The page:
Somehow this all gets lost in the monolithic sense of the One Modern World, where Starbucks’ and McDonald’s are everywhere, and they both have free wifi. It distracts from the twin truths that this is strange, strange, land, with an identity assembled from patches of truth, legend, and big question marks where the people who knew one from the other have past on–and it’s getting stranger. The WalMarts that sprout like mushrooms and form the hubs of the modern small town community are a thin veneer of corporate domination, but the truth bleeds through: This is a place where you can sit at Wyatt Earp’s bar, drinking beers from half a dozen countries, and watch cars driving down the Mother Road, Old Route 66. It’s a place where 150 years ago, on the day of my writing this, the battle that ensured it would remain a single country began, hung by a thread, and, at this point, looked much like it was headed in the other direction.

In many ways, it’s like anywhere else; full of hypocrites and heroes, who is which varying from one moment to the next. It’s a collection of quasi countries spread across a continent, and from the tropics to the Arctic circle, containing republics, commonwealths, a thousand tribes, kingdoms, and the the former territories of half a dozen countries and a handful of self-proclaimed empires. People get all bogged down in how dysfunctional it all seems and lose sight of the simple truth that our original existence was an odd fluke, and our continued existence in downright weird. It’s a place where a third of a billion people rudely and powerfully disagree–not just any people, but the a group more capable of armed uprising than any other on the planet by an order of magnitude or so–but it continues to function, mostly peacefully, most the time, and sometimes you look around and wonder, How the hell does that even work? Other times, it all seems inevitable, the strange thing’s that more places don’t work this way.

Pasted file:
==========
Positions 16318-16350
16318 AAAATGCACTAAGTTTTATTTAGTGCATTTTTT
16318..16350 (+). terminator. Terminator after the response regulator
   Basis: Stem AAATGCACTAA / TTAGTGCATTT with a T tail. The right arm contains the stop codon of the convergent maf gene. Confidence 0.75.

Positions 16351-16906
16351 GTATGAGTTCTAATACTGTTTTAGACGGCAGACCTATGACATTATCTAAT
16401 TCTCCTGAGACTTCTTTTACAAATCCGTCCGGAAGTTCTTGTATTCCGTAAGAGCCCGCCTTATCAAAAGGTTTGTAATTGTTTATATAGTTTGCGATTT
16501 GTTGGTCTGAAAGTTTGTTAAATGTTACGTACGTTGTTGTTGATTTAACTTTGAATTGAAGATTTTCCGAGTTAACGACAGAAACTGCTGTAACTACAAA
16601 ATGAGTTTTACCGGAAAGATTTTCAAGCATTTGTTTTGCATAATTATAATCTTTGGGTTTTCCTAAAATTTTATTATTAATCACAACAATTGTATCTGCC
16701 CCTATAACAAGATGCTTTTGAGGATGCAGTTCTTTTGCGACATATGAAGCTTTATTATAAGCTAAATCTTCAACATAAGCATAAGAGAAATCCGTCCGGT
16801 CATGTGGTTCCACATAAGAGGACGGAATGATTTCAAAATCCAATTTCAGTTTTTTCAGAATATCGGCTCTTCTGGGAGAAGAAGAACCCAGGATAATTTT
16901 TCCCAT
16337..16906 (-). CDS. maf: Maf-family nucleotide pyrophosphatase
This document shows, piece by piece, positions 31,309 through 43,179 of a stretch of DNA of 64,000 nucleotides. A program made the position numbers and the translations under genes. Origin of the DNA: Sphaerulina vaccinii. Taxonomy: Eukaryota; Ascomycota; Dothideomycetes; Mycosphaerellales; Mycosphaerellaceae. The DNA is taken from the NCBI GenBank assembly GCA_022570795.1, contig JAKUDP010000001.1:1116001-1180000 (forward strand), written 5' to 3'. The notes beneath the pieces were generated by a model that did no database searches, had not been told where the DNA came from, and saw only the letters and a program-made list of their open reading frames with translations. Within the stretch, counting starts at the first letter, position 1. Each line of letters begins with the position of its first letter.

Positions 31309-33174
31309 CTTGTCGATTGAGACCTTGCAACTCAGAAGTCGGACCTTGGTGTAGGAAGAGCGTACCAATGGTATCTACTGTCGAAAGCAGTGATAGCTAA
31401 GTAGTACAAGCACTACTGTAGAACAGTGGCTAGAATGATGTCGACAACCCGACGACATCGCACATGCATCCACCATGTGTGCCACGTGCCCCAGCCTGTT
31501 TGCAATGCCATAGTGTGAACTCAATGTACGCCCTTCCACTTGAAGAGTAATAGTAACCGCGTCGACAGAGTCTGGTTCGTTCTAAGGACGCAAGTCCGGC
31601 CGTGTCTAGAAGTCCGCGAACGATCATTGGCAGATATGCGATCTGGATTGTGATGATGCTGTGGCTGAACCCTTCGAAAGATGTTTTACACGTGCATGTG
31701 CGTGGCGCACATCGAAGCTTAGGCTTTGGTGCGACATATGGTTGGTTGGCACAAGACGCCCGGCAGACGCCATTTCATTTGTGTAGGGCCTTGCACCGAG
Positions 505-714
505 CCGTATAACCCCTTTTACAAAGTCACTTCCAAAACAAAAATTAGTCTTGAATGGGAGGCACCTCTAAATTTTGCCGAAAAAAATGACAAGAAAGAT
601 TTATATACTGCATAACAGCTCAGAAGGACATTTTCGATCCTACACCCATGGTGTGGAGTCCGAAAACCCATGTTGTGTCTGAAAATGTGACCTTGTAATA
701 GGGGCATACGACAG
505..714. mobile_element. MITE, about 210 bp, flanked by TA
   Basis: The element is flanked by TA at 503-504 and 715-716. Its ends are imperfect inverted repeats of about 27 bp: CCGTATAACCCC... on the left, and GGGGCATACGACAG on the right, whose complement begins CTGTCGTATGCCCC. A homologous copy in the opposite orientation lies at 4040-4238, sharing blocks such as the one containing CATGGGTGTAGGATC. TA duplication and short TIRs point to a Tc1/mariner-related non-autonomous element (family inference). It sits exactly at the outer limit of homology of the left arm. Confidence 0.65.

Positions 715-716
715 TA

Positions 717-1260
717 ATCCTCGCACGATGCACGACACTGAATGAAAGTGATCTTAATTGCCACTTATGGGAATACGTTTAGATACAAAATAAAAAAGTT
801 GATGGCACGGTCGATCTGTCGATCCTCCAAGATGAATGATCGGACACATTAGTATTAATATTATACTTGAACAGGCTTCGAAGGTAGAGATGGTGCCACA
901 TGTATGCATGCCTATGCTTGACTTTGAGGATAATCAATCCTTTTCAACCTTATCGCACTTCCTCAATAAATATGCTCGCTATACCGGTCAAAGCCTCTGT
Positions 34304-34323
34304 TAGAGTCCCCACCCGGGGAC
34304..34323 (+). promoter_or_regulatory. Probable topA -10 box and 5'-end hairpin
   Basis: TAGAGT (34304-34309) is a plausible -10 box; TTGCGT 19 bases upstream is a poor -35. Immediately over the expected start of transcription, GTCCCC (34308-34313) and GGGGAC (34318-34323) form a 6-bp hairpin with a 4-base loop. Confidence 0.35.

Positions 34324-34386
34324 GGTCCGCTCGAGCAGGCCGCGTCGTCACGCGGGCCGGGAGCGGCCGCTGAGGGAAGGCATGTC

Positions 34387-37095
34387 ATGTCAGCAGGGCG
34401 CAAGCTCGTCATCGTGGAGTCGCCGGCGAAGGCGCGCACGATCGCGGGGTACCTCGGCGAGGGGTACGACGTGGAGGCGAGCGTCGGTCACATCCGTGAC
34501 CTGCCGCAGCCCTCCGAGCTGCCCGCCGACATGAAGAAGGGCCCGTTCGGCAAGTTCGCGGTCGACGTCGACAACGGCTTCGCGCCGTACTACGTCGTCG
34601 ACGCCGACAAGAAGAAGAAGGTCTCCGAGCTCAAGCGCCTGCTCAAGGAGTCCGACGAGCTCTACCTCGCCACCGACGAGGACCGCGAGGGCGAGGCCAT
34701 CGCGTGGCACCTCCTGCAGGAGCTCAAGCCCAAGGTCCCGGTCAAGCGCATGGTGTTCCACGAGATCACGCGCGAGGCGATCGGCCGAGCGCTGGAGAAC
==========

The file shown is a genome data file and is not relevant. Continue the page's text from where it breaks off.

It’s a strange place. Strange to live in, strange to travel, strange to write about, and if you’re not on board with that, you’re missing out, because it’s all kinds of fun.

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About Connor

Connor Rickett is a young writer in the early stages of fortune and fame--debt and infamy--and he is absolutely available for hire. Connor is currently relocating from Flagstaff, AZ to Phoenix, AZ, and if you need something quality written fast, well, he needs grocery money, so get in touch.

Often I think American culture is cheap, which I suppose isn't entirely fair. It's just familiar, and I can dissect it into a thousand tiny parts that I hate. It's good to be reminded that in order for anything to have parts, it must be layered, and that the whole picture is often much different than the thing I decide to focus on.


I think it's very commercial, the starbucks/mcdonald aspect of it, but it's also got a lot of local color spread around.

James Rickett
James Rickett

If you'd like another example of the myth and reality getting up and going another round, here's one regarding the bicycle mechanic/airplane inventor link. Shortly before you were born, an aeronautical engineer and part-time sailplane (glider) pilot named Paul MacReady teamed up with an amateur cyclist and hang-glider pilot named Bryan Allen and a team of students from MIT to build the first human-powered aircraft. They flew the Gossamer Condor around a figure-eight course, covering 2,172 meters, winning the first Kremer Prize, then flew the Gossamer Albatross across the English Channel to win the second. The same design team then built the Monarch-B, which won the third Kremer prize by completing a 1.5 km. triangular course in under three minutes, this time piloted by Frank Scarabino, another bicyclist.